13. Improved safety

Just as 16 years of development hasn’t stopped fuel rigs from failing, it also failed to weed out refuelling fires. There was a spate of fires at the Hungarian Grand Prix last year and more incidents this year too.

The trade-off for that is that cars will be carrying much more fuel at the start of a race, which is potentially an increased risk. However cars today are far less likely to catch fire on impact and marshals are much quicker at arriving on the scene than they used to be. On balance I suspect we’re better off this way.

14. Overtaking will be more important

A battle for position is more exciting when it’s significant. A driver on a lighter fuel load breezing past a much heavier car is less compelling because you know he’ll eventually have to pit and, in all likelihood, lose the position again.

Next year when a driver passes another it’s much more likely to be decisive. I’d far rather see that than an occasional jumbling of the order just because some drivers have pitted to refuel.

I know some people are unconvinced about the refuelling ban – especially those who didn’t watch F1 before 1994. There are downsides to the refuelling ban but I think they are vastly outweighed by the benefits. Tell me what you think in the comments.

F1 2010 rules: Refuelling ban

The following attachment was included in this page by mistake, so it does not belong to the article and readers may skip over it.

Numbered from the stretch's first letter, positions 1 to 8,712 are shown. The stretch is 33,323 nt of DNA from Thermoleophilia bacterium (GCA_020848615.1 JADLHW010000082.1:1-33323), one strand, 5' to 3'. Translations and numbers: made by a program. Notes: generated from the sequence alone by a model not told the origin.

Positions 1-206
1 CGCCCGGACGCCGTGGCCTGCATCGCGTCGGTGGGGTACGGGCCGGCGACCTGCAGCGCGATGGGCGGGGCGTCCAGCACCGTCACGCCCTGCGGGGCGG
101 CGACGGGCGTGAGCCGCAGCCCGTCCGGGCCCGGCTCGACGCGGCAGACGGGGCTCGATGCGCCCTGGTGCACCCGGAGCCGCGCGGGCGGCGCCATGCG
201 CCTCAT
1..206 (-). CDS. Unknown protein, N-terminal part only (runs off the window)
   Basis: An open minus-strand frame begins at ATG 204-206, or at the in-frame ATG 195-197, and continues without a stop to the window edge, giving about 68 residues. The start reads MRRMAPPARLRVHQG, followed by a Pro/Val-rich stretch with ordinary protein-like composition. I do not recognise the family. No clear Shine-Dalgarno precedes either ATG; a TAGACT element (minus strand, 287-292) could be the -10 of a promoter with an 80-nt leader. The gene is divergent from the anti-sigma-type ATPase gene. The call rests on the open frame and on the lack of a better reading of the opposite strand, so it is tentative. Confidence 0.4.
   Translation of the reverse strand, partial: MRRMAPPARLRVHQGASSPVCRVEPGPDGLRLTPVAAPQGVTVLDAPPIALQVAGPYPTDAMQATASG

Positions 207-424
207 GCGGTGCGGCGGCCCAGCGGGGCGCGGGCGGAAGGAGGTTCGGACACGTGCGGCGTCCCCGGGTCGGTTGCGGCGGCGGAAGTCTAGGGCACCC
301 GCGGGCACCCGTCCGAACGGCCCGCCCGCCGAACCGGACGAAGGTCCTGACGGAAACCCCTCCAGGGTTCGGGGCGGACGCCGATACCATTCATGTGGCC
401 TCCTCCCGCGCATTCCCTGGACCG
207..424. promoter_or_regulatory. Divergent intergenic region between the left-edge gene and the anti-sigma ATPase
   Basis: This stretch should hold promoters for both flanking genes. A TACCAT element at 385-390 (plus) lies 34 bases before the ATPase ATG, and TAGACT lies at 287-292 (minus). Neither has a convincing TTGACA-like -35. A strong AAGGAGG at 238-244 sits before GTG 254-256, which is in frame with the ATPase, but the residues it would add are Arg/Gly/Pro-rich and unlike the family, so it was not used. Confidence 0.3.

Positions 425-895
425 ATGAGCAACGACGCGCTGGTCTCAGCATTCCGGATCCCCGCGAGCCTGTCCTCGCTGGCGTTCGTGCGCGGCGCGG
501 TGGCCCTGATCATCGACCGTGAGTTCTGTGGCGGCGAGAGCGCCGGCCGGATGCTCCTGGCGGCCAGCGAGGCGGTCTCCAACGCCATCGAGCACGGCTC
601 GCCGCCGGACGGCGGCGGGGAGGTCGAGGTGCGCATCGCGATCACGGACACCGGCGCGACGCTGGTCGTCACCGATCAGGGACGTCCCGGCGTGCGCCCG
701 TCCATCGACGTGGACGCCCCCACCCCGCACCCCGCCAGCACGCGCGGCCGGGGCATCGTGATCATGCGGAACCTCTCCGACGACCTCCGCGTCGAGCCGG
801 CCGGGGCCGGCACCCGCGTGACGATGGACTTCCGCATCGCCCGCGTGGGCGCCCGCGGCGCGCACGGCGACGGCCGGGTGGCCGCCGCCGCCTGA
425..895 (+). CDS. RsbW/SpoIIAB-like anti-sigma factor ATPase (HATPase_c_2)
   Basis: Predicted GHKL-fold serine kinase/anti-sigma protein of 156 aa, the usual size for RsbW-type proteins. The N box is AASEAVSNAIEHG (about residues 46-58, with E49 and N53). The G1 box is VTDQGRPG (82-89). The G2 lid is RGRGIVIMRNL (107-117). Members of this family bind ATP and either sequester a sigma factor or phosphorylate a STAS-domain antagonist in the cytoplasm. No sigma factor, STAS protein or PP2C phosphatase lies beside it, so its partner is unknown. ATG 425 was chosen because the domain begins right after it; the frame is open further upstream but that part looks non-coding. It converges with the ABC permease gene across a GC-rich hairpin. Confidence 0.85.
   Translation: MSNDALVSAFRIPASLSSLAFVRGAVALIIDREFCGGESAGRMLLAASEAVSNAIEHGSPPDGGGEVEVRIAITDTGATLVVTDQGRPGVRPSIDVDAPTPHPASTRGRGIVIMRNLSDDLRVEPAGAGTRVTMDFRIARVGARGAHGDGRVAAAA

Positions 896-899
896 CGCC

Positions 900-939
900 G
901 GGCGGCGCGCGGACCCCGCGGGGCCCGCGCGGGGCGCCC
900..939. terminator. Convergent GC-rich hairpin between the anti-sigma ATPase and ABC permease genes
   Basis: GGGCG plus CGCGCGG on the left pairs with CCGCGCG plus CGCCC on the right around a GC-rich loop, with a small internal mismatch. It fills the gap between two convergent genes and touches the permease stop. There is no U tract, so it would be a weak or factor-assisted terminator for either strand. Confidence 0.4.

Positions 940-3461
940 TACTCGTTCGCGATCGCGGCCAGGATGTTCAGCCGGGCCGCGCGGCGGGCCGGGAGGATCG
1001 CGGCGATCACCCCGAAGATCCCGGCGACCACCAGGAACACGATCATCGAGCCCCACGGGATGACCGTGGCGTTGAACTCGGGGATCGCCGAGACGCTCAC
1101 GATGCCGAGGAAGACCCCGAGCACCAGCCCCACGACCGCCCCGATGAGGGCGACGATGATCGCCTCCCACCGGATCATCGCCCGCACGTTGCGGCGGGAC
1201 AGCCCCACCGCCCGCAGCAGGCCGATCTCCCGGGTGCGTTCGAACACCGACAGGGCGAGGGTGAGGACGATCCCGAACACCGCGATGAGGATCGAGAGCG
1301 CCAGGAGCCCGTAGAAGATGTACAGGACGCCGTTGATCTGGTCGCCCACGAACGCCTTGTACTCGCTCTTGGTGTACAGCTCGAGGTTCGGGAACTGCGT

Image (C) Williams/LAT, Ford.com, Renault/LAT

154 comments on “14 reasons to love the refuelling ban”

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  1. While it is true that refuelling did not stop low fuel qualifying, the return to proper qualifying is a welcome consequnce for me.

    I notice that some posters have said that we already have low fuel qualifying in Q1 & Q2 where we got to see the best times, however this is not the case. The only purpose of Q1 & Q2 for the top teams is to get through into the next session not to set the quickest lap times. There have been many occasions when a driver knows he has set a quick enough time to get in the next session so he does not go out to set a quicker time to save a set of tyres and the car, so the driver at the top of the timesheets in Q2 is not necessarily the quickest on the day.

    I am not sure if my memory is entirely accurate regarding this example, but in Hungary 2008 when Ferrari and McLaren enjoyed a significant car advantage I think Massa went out for an extra run in Q1 or Q2 when he didn’t need to. Then in the race when his engine failed three laps from the end I remember wondering if he hadn’t made that extra run if he would have made the finish.